The Yankees’ fortunes always seem to be linked to A.J. Burnett. In 2009 he was the x-factor in the postseason rotation. Every Yankee fan had confidence that CC Sabathia and Andy Pettitte would show up for October. A.J. was a different story. If the unpredictable righty could harness his stuff then the team was set. If bad A.J. took the mound the Bombers were in trouble. Fortunately, we got enough of a taste of good A.J. for the rest to be history.
That same scenario played itself out, in microcosm, in the 2010 ALCS. If the Yankees had won the pivotal Game Four they would’ve evened the series, with CC Sabathia taking the mound in game five. And who was starting that critical game? None other than Arkansas’ own Allan James Burnett. Once again, he was the ingredient to determining the team’s eventual success or failure. I sense a trend here.
The Yankees signed A.J. to be their number-two starter. His five-year, $82.5 million contract was heavily criticized at the time it was announced. Burnett was known to be erratic, and had a history of injury problems. For one season, however, Burnett more or less silenced his critics. He was worth 3.4 fWAR in 2009, or about $15.4 million, just about matching his salary. He was also a critical part of the Yankees championship run. He was never good on the road in the postseason, but he pitched exceptionally well in each of his three home starts.
Burnett also demonstrated an amazing unpredictable streak. Unlike Pettitte or Sabathia, pitchers who can keep a team in the game even when they are struggling, Burnett is a binary outcome. He’s either unhittable or he gets creamed. All of this made his 2010 that much more predictable:
A.J.’s splits show that his 2010 was a magnified version of any one of his erratic performances. It started well enough. He was brilliant in April, and sharp in May. But in June he was ghastly, 2009-Chien-Ming Wang bad. Although he managed to right the ship a bit in July, he unraveled again in August and September. In total, 2010 was Burnett’s worst season in the majors.
Burnett is a two-pitch pitcher, with a plus velocity fastball, and a curveball that is as enigmatic as the pitcher himself. His ability to get batters out stems from his curve. Although Burnett can air it out, running his fastball up to 96 mph, it actually rates as a below average pitch. In 2009, for example, it rated 14.4 runs below average. Although Burnett threw it a mile slower on average in 2010 (averaging 93.2 mph), its value barely budged, rating 14.3 runs below average this time. With such a weak fastball it should come as no surprise that the secret to A.J.’s success in 2009 was his curve, which rated 16 runs above average that season. His success flows from that pitch. And, just as he lived by his curve in 2009, he died by his curve in 2010. It fell from being devastatingly above average to just about four runs below average, leaving Burnett without a single plus pitch.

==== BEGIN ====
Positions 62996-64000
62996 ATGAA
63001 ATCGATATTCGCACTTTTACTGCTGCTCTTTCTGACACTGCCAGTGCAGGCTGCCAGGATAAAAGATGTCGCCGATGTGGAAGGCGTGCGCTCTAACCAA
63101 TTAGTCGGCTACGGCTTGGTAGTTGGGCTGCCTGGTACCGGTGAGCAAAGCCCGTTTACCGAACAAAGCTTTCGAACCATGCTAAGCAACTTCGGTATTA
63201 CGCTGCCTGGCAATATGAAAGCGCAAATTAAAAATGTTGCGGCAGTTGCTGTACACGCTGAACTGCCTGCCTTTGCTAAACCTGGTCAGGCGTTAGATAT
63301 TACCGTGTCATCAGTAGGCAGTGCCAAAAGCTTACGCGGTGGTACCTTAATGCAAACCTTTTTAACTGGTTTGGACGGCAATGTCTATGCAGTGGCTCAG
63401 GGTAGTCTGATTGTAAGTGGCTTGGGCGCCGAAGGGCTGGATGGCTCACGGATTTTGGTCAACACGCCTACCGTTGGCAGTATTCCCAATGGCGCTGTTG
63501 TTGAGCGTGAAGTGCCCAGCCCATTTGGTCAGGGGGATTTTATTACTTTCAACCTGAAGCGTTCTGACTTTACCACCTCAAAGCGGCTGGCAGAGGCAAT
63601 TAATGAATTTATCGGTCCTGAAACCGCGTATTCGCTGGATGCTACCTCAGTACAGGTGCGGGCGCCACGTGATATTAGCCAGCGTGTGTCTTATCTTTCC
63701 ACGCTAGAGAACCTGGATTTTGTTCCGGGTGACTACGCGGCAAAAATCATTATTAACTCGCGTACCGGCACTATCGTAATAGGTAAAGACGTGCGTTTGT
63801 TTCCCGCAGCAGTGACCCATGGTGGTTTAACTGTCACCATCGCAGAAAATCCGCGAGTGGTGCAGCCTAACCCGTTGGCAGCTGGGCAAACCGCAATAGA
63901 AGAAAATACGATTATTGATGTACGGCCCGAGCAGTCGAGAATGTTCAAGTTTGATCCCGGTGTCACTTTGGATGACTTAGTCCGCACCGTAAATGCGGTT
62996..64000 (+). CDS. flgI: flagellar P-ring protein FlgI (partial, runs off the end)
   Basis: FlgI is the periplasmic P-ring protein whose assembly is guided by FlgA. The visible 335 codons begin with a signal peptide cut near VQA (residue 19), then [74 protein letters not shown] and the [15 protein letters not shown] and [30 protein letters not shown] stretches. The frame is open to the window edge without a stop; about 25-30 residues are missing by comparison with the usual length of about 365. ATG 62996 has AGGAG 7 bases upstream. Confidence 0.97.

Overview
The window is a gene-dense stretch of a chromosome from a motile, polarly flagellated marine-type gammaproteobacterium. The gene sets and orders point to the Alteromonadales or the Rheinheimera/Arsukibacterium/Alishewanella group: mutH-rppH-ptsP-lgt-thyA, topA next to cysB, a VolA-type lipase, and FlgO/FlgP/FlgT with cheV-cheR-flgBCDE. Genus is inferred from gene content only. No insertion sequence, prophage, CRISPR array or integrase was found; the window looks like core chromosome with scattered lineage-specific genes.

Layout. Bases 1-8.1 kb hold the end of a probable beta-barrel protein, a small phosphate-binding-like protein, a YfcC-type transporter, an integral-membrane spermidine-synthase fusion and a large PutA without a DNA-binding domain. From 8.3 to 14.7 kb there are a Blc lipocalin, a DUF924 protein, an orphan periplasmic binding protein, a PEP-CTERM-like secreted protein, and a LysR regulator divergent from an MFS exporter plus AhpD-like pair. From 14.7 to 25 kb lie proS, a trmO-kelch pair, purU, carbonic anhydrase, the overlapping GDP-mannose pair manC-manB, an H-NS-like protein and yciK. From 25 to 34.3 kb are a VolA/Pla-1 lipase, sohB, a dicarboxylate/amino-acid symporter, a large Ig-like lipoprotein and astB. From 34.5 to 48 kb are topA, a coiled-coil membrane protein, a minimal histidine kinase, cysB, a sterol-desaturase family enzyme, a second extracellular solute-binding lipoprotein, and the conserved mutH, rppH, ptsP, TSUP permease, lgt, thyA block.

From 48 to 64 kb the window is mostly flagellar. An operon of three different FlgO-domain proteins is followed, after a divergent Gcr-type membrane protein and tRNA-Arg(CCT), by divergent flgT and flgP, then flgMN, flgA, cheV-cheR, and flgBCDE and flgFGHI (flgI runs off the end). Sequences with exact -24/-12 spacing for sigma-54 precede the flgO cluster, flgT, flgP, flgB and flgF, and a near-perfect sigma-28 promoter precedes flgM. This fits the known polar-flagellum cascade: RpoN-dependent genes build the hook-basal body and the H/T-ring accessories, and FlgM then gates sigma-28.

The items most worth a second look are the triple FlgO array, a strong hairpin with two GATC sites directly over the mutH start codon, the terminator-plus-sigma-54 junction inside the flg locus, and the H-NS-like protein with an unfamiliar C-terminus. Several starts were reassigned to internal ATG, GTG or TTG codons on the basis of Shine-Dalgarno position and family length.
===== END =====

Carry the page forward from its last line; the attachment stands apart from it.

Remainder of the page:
The sudden weakness of A.J.’s curve appears to be the primary culprit behind his ineffectiveness in 2010. Most of his peripherals were the same from 2009 to 2010, except that batters were far more inclined to swing at pitches outside the zone, and were making contact more. Anyone who has watched Burnett pitch knows his curveball breaks far out of the zone. In 2010, for whatever reason, batters were swinging at the pitch outside of the zone more, and connecting more. The results were bad.
The Yankees are inextricably linked to A.J.’s fortunes, and not only because the team owes him about $50 million more. If the Bombers manage to sign Cliff Lee, then A.J.’s ability to bounce back from his miserable season is the difference between the Yankees having a solid rotation and a spectacular one. If Lee slips away, then Burnett may be the difference between the Yankees having an average rotation or a better-than-average one.
Fortunately, it seems that Burnett only needs to do two things (although neither is particularly easy). Obviously, he needs to figure out how to make his curveball work for him again. This is his weapon and he has demonstrated already that he can succeed with only two pitches. But he also needs to learn to work in his changeup more. It’s not his best pitch, but it’s also not terrible, yet he only throws it two or three times a game. If Burnett is moving into a phase of his career when he can no longer count on the sharp break in his curveball then he will have to learn to mix in a third pitch, or go the way of the Dodo.
It pains me to say this, but I can’t help but like Burnett. He seems like a good guy, who plays a positive role in the clubhouse, and he is clearly upset when he fails, all of which are qualities that I appreciate in professional athletes. Unfortunately, this also means I’m naturally positive about A.J.’s chances. As erratic as he’s been, I believe he’ll bounce back. For all of our sakes, let’s hope my optimism is not misplaced.